THE numbing news emanating from New Zealand, where at least 49 worshippers attending Friday prayers have been murdered and many more injured, in terrorist attacks at two mosques, makes divisions here over Brexit appear trite by comparison on such a sombre day.
Our heartfelt condolences go out to the people of New Zealand on one of their darkest days – and, specifically, the people of Christchurch, a traumatised city still carrying the physical and mental scars of a devastating earthquake.
This massacre in a fellow Commonwealth country was made even more shocking by the level of sophistication in its execution – advance planning which will also be deeply troubling for security services around the world as they, too, come to terms with this abhorrent tragedy.
But this wasn’t just an attack on New Zealand. It was an attack on the free world, and the freedoms that people of all faiths hold dear. As Imran Khan, the prime minister of Pakistan and a cricketer who played with distinction in New Zealand, said so profoundly, terrorism does not have a religion.
He is right. All forms of violent extremism pose a threat – and the strength of the international condemnation will offer comfort to New Zealanders as they despair at the inhumanity of such loss of life on this scale.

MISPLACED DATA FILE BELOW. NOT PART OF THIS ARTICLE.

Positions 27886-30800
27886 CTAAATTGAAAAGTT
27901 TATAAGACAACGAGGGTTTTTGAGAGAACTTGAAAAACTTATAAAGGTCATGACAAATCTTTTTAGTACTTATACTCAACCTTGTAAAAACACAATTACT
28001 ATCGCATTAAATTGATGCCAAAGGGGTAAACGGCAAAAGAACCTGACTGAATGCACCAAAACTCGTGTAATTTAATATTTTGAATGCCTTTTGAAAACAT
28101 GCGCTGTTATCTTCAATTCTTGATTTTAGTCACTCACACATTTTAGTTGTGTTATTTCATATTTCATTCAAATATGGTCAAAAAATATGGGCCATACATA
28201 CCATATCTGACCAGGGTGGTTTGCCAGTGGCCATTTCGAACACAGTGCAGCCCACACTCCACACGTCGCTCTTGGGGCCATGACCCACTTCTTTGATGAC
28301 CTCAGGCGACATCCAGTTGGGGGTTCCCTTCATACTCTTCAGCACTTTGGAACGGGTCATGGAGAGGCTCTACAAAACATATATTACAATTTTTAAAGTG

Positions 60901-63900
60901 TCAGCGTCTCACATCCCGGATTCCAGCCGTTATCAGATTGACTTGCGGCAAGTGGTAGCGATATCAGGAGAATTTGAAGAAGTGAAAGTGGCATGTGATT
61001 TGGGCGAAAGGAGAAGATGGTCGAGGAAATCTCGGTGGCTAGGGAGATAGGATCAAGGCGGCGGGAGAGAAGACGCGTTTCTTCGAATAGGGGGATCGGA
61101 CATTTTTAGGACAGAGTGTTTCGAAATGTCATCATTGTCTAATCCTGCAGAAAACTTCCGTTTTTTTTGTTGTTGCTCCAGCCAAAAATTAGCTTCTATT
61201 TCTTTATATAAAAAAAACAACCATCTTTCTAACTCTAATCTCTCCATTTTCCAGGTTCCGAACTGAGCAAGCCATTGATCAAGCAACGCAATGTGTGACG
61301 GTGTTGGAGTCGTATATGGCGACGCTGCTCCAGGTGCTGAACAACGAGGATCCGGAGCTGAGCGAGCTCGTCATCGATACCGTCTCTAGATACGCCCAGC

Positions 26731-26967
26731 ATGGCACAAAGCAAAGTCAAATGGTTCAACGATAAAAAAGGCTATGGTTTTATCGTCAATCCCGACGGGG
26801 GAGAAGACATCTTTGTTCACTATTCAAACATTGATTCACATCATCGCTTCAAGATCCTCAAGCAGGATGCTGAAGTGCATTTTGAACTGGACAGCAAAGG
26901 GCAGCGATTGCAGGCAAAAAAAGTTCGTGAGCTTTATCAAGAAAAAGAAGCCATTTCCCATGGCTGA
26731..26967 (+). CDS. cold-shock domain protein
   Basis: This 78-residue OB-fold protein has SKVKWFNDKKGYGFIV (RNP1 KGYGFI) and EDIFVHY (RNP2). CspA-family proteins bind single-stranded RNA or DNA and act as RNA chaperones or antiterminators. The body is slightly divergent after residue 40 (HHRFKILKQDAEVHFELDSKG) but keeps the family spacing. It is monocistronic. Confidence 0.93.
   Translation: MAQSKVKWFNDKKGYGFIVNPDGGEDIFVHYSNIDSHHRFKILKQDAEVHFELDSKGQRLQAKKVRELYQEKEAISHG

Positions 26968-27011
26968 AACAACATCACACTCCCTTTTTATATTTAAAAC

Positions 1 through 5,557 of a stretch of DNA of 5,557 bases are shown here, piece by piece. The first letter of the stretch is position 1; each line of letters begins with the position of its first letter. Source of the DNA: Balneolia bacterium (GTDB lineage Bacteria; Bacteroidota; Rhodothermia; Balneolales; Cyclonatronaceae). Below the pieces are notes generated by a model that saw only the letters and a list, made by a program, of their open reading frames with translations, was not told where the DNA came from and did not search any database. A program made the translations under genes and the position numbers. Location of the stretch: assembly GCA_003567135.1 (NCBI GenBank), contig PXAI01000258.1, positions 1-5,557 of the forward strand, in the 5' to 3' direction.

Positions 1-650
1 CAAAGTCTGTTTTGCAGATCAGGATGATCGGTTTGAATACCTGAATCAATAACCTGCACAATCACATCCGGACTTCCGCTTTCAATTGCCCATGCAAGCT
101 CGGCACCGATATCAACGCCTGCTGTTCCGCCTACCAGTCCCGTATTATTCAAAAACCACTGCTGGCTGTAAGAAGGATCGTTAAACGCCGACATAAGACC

And as the world reacts to the rising death toll, and offers support for Muslims as they attend acts of worships in mosques here, it can draw inspiration from the incredibly poised response of Jacinda Ardern, New Zealand’s premier.
“We, New Zealand, we are not a target because we are a safe harbour for those who hate, we were not chosen for this violence because we condone racism, because we are an enclave for extremism, we were chosen for the fact we represent none of these things. Because we represent diversity, kindness, compassion, a home for those who share our values, refuge for those who need it,” she said.
“Many of those who will have been directly affected by this shooting will be migrants, they will be refugees here. They have chosen to make New Zealand their home and it is their home. They are us.”
And, in turn, New Zealand is us. It has always enjoyed historic and cultural bonds with the United Kingdom – bonds that will become stronger as the two countries demonstrate, by their collective response from different sides of the world to these acts of revulsion, that extremists, whoever and wherever they are, will never prevail.